Originally created 09/14/03

Hurricane Isabel returns to Category 5 strength in Atlantic



MIAMI -- Hurricane Isabel's sustained winds increased to 160 mph Saturday as the Category 5 hurricane swirled ominously closer to the East Coast.

The hurricane had earlier been lowered to a Category 4 storm when winds fell to 150 mph. It was reclassified after a hurricane hunter plane flew into the eye to measure its intensity Saturday afternoon. A hurricane hits the top of the Saffir-Simpson hurricane scale when its winds reach 156 mph.

The slow-moving, powerful storm was still several days from land, and forecasters were unsure if it would strike the United States. However, computer models predicted it would turn toward the Carolinas over the next five days.

"It's not definite, but things are looking more ominous than yesterday for the East Coast," National Hurricane Center meteorologist Eric Blake said Saturday.

At 11 p.m. EDT, Isabel was centered about 350 miles north-northeast of San Juan, Puerto Rico and moving west-northwest at 12 mph. Forecasters expected it to continue that movement into Sunday.

Large ocean swells and dangerous surf conditions were forecast for the Leeward Islands in the northeastern Caribbean. And the U.S. State Department issued a travel warning Friday advising tourists to avoid the Bahamas because of the storm.

The long-range forecast placed Isabel farther north than previously thought. Now, experts at the National Hurricane Center in Miami say it could be centered roughly 100 miles south-southeast of Maryland's Chesapeake Bay by Thursday evening, if it makes a predicted turn to the northwest. But hurricanes can be unpredictable, and long-range forecasts have large possibilities for error.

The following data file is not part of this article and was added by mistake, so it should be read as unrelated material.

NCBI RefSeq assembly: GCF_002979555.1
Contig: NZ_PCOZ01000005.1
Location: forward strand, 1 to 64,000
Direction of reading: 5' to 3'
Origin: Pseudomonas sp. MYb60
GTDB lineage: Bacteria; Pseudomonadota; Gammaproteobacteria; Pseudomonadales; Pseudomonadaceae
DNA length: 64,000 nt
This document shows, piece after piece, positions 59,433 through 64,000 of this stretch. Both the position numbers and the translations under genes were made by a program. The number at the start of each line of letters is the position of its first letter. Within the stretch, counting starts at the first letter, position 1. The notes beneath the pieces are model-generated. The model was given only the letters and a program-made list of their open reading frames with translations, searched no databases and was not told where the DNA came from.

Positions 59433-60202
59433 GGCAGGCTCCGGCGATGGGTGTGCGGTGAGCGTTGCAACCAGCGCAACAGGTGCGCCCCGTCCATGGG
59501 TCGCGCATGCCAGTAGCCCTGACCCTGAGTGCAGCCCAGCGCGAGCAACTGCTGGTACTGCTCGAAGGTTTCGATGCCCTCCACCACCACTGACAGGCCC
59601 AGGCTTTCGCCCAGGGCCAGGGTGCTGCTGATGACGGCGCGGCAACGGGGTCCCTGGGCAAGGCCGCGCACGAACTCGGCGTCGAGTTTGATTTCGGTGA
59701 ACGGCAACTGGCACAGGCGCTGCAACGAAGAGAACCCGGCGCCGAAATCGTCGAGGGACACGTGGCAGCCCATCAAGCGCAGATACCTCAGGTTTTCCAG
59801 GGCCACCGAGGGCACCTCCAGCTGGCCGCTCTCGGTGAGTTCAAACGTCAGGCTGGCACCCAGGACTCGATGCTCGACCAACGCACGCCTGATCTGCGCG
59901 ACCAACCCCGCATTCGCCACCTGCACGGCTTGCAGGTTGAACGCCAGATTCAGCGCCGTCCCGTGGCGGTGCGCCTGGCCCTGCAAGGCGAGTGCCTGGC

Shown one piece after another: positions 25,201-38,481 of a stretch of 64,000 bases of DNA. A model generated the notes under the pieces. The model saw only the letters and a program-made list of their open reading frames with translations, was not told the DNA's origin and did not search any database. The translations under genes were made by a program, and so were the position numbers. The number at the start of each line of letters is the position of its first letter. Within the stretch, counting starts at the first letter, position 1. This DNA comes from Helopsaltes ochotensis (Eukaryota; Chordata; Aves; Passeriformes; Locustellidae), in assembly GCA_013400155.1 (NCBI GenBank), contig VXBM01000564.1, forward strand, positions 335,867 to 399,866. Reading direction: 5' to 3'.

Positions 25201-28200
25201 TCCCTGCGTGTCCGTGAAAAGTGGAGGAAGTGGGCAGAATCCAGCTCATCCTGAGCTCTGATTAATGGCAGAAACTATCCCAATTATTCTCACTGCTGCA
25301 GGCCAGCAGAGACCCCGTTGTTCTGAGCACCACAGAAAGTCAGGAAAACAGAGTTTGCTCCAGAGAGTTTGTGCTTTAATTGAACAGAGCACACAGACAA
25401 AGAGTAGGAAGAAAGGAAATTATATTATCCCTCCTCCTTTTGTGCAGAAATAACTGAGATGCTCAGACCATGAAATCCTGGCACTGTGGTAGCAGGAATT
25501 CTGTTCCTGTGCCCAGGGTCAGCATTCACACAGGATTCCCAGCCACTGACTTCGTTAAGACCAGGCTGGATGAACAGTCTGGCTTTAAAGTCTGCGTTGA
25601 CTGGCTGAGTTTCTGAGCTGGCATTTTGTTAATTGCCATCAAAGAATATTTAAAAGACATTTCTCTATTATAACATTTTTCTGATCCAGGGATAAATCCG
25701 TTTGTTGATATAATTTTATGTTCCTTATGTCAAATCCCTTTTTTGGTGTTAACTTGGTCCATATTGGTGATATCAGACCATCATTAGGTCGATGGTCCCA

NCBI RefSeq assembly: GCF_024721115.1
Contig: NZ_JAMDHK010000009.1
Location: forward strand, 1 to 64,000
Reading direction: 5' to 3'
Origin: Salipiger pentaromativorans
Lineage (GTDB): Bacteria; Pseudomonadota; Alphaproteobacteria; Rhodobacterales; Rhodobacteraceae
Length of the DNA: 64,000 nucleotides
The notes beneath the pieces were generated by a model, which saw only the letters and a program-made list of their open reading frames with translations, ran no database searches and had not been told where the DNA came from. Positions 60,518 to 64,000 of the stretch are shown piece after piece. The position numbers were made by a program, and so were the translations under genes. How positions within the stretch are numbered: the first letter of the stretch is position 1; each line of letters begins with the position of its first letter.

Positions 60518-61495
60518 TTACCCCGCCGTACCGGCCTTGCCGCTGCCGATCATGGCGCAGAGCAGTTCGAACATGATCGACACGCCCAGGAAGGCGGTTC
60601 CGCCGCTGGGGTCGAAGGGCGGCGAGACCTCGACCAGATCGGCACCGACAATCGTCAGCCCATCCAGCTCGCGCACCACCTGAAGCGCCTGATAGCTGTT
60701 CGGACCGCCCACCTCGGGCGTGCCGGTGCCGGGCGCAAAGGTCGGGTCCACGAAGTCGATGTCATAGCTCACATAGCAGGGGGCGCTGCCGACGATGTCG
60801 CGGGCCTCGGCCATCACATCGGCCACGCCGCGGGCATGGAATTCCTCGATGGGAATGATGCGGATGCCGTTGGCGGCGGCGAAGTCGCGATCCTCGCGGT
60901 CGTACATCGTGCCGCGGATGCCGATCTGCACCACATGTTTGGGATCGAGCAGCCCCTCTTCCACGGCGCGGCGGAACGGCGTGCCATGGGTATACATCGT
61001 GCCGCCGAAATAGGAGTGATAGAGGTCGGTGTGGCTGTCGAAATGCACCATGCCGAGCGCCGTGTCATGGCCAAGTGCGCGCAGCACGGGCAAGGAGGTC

Forecasters said Hurricane Isabel could still strike anywhere on the Atlantic coast, and officials warned residents to be alert. They expected to know more about the potential direction of the storm late this weekend.

"If you've been lax with your hurricane preparations, now's a really good time to catch up," Blake said.

Some residents along the East Coast were taking that advice, buying water, plywood and other supplies just in case Isabel made landfall.

"They don't want to get caught with their pants down," said Steve Myers, who sold plenty of plywood - despite the highest prices in a decade - at the 84 Lumber he co-manages in Georgetown, S.C. A half-inch-thick sheet now costs about $20, but that's "cheaper than a $300 window," Myers said.

In coastal Georgia, the Chatham County Emergency Management Agency encouraged people to review their hurricane plans, which should include adequate supplies, updated insurance coverage and evacuation routes.

"It's still a long ways away (but) we have to prepare as if it's coming here," said agency director Phillip Webber.

South Carolina Gov. Mark Sanford and other state officials were briefed Saturday by the state Emergency Management Division on emergency preparations. The state went on an elevated alert status Friday.

Water management officials in Florida were also worried about some of the already-swollen rivers and lakes because a direct hit from a hurricane could cause severe flooding.

National Guard officials in the Southeast said enough troops were ready to help if necessary, despite mobilizations in Iraq and other parts of the world.

The last Atlantic hurricane to develop into a Category 5 storm was Mitch in 1998, which killed about 11,000 people in Central America.

The last two Category 5 hurricanes to strike the U.S. coast were Andrew in 1992 and Camille in 1969. Andrew, still the most expensive natural disaster in U.S. history with a $30 billion damage toll, tore through south Florida and Louisiana, killing 43 people. Camille killed 143 on the Gulf Coast and 113 in Virginia flooding.

The Atlantic hurricane season began June 1 and ends Nov. 30.

On the Net:

National Hurricane Center: http://www.nhc.noaa.gov